In developing his theory of “celebration capitalism,” which gives the mainstream media something to cheer about every four years, Boykoff firmly places the five-ringed circus as a central cog in a destructive neoliberal machine and finds much to admire in the alternative, yet short-lived, International Workers’ Olympiads.

And he demonstrates how the Olympics are an incredible but fundamentally unsustainable sporting event, an over-budget corporate franchise purchased with public money, directly transferring wealth to private hands.

British taxpayers footed 88 per cent of London 2012’s costs but received few positive long-term benefits. When even The Economist claims that hosting the Olympics is bad for a city’s health, something is clearly wrong.

Enjoyable and informative, Power Games is an even more relevant read in the build-up to this summer’s first-ever Latin American Olympics.

British police, not football fans, guilty of Hillsborough deaths


This video from England says about itself:

Hillsborough Families sing after unlawful killing conclusion

26 April 2016

Ninety-six football fans who died as a result of a crush in the 1989 Hillsborough disaster were unlawfully killed, the inquests have concluded.

The jury decided the match commander [Police] Chief Superintendent David Duckenfield’s actions amounted to “gross negligence” due to a breach of his duty of care to fans.

Families of the victims showed their relief outside court by singing the Liverpool football club anthem, “You’ll Never Walk Alone“.

From Who Ate All The Pies in Britain:

Justice At Long Last: Inquest Jury Rules 96 Liverpool Fans Were ‘Unlawfully Killed’ At Hillsborough In 1989

Chris Wright

26th, April 2016

It’s taken 27 long years of acute pain and withering strife, but today the inquests have concluded that 96 Liverpool fans were “unlawfully killed” at Hillsborough on 15th April, 1989.

The jurors determined that the police were guilty of gross negligence by a 7-2 majority, while also ruling that the behaviour of the Liverpool fans did not contribute to the deaths.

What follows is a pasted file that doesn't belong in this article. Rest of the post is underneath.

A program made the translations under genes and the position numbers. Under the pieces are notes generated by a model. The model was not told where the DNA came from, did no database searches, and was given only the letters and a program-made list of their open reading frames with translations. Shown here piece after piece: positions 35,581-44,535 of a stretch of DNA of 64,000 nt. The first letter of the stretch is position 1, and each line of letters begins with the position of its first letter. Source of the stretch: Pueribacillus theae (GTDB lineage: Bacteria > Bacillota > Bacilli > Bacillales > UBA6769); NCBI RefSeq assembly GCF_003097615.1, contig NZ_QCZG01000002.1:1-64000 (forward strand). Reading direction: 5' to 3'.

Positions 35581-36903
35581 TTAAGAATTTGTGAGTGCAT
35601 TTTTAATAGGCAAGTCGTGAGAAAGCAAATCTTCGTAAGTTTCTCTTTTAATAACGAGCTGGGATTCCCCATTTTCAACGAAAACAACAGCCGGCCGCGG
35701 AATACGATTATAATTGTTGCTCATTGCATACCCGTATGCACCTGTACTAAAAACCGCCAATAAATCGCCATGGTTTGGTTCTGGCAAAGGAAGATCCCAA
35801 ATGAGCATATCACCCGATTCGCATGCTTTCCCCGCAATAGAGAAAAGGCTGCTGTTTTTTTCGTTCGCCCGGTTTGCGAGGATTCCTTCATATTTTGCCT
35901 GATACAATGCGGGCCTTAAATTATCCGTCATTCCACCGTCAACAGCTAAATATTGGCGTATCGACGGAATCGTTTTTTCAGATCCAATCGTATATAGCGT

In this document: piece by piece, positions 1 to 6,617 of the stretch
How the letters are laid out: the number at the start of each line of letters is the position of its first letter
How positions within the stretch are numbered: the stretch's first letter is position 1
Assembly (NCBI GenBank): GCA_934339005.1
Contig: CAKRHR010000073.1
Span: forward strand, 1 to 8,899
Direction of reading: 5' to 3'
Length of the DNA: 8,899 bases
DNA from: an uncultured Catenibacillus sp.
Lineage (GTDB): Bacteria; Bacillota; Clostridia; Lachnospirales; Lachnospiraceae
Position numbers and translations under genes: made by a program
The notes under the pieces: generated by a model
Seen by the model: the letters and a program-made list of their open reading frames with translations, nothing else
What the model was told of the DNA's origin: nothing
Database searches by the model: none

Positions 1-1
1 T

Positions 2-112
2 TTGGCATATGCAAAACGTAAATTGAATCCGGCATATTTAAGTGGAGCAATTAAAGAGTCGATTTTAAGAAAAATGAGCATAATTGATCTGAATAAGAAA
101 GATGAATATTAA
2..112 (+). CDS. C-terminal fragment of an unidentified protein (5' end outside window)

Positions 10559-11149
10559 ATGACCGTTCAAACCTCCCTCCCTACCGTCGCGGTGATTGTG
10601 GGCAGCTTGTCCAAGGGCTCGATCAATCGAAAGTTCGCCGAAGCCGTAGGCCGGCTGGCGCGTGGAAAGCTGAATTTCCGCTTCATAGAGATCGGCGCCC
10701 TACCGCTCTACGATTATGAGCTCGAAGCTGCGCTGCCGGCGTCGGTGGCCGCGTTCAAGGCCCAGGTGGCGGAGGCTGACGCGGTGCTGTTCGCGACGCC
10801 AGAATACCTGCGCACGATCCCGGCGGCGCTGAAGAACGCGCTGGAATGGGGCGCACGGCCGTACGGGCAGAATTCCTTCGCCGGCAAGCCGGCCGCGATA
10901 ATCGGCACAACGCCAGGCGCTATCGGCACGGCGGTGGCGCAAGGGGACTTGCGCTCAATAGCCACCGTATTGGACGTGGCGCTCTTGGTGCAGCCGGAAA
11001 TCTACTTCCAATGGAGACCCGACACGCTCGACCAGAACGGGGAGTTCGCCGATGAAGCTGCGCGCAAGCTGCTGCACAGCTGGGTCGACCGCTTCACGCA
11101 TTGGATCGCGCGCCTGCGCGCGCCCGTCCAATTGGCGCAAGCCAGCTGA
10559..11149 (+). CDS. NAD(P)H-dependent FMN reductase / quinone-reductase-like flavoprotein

The news comes as especially blessed relief to the Hillsborough families and campaigners, who have been relentless in their pursuit of the truth ever since that tragic day. After almost 30 years of lies and smears, it’s over. It took far too long but they’ve finally scaled the mountain. Justice for the 96 at long, long last.

Now, as the world can finally move on, there’s one national newspaper which certainly owes the people of Liverpool an apology

Rupert Murdoch's Sun's lies on Hillsborough

Don’t hold your breath.

So, police were guilty, this decision says. However, police didn’t work in a vacuüm. They worked in a context of Margaret Thatcher‘s Conservative government, and of the establishment, including Rupert Murdoch and his Sun daily.

The British Crown Prosecution Service will now consider the evidence and decide whether any individual or organisation should face criminal prosecution. Margaret Thatcher is dead, and cannot be prosecuted any more. Some of her ministers are still alive.

Rupert Murdoch is still, sort of, ‘undead’. So, in theory, he might be prosecuted. However, he was not prosecuted for his phone hacking, his burglary, his warmongering, his bribing of police, etc. etc. either. So, unfortunately, I have to say ‘Don’t hold your breath’ as well.

Murdoch papers Sun and Times bury Hillsborough victims’ vindication on back pages: here.

Disabled Syrian refugee will carry Olympic torch


This video says about itself:

Disabled Syrian Refugee to Carry Olympic Torch

22 April 2016

A victim of the war in Syria will take part in the Olympic torch relay in Greece to raise awareness of the plight of refugees from his homeland.